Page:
What other factors influence the more positive view of Brand China?
Starting 15 or 20 years ago, brand choice for Chinese consumers expanded from almost nothing to virtually unlimited. Chinese consumers suddenly could choose from international brands that entered China and international brands that they encountered traveling abroad. As their expectations changed, Chinese consumers raised the bar for Chinese brands, forcing them to improve quality to remain competitive.
Is the consumer perception about Chinese product quality changing across all categories?
The perception is changing fastest for brands in Internet-driven categories. But traditional categories such, as fashion or food, are also transforming, although perhaps at a slower pace. Over the next five years, with the continued expansion of Internet infrastructure, all brands will be Internet brands. Then the improved view of Brand China will apply across all categories.
As they work to raise the perception of Brand China, do Chinese brands bring any competitive advantage that is specifically Chinese?
Speed. Chinese brands are fast. Also, many Chinese brands are relatively young, having been established during the past 30 years of economic reform. Many Chinese brands are still run by their founders, which results in a high level of entrepreneurship and adaptability. In contrast, western companies are more often run either by a later generation of family owners or by professional managers.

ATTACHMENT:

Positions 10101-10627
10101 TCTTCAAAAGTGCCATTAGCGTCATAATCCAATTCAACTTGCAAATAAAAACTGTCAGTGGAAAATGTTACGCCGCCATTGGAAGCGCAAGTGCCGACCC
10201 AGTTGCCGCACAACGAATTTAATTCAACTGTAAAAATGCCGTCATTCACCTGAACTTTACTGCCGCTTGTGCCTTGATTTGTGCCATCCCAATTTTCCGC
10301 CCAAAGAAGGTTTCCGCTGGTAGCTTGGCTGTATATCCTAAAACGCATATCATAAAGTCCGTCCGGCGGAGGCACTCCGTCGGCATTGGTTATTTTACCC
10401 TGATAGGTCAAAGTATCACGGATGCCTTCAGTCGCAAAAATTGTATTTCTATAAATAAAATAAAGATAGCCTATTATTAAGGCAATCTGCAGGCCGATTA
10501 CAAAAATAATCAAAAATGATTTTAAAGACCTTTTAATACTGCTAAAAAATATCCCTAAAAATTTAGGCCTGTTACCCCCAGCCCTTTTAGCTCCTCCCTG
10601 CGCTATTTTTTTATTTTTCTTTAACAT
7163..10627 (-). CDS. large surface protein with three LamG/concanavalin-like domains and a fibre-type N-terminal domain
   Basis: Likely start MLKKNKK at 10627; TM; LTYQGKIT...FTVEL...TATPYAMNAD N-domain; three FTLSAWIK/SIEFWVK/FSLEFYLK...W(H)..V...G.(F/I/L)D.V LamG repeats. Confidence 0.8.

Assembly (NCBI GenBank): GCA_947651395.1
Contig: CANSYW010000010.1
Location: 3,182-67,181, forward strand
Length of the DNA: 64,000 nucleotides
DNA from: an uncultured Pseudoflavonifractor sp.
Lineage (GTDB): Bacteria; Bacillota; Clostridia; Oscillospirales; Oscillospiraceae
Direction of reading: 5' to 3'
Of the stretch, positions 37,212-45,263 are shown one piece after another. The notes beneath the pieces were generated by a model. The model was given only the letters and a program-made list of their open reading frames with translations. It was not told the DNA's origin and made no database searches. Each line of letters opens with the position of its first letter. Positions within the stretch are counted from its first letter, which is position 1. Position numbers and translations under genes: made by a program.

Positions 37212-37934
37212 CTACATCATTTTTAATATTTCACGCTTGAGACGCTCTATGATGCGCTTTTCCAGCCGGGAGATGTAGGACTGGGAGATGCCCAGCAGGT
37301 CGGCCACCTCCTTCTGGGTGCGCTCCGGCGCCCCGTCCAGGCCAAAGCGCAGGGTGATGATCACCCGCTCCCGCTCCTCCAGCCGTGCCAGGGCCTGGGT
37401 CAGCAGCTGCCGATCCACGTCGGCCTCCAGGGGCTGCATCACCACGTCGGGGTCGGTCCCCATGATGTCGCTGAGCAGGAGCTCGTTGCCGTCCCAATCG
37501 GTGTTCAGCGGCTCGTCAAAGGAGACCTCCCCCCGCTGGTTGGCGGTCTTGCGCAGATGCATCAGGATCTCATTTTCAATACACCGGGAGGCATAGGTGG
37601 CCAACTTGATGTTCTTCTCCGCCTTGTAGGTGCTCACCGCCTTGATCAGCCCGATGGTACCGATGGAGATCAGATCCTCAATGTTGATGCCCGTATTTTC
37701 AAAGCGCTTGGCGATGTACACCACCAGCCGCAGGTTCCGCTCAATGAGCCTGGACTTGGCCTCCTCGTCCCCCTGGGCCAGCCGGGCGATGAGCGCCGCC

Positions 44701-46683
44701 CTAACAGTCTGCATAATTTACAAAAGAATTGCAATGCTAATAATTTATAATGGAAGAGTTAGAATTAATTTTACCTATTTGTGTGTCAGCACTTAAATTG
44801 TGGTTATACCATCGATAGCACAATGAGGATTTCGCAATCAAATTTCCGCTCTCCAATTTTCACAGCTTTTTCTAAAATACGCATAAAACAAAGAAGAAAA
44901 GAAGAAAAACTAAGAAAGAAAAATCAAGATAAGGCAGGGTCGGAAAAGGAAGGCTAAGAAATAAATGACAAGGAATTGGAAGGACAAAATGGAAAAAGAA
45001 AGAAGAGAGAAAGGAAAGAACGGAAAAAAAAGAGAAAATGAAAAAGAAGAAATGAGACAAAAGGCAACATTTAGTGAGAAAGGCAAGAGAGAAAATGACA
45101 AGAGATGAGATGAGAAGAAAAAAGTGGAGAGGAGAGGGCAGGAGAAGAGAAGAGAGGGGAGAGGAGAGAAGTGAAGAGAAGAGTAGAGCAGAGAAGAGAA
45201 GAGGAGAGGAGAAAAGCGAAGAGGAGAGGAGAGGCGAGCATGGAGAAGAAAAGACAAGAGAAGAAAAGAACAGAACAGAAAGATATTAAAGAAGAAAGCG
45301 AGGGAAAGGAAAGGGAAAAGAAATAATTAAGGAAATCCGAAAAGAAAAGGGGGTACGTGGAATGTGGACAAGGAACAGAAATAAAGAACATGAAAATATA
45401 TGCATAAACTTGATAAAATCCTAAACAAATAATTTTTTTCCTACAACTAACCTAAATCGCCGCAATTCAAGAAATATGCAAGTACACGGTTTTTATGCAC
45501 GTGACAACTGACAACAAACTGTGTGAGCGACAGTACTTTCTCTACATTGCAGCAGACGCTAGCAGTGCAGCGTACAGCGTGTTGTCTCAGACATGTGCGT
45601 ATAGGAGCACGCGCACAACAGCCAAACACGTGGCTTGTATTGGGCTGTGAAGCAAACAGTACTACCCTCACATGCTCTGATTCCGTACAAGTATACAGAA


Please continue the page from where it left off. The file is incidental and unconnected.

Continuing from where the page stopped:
In what areas do exporting Chinese brands need to improve?
It becomes more difficult for Chinese companies to remain nimble as they expand to multiple overseas markets. They then encounter western companies that have in place the sophisticated systems that help control this kind of expansion. Chinese companies need to improve their use of systems as a way to facilitate speed and growth. Also, it is critical for exporting Chinese companies to remember that they influence the consumer perception of Brand China. Chinese brands need to be sensitive to local market needs. They need to be humble and respectful of other cultures.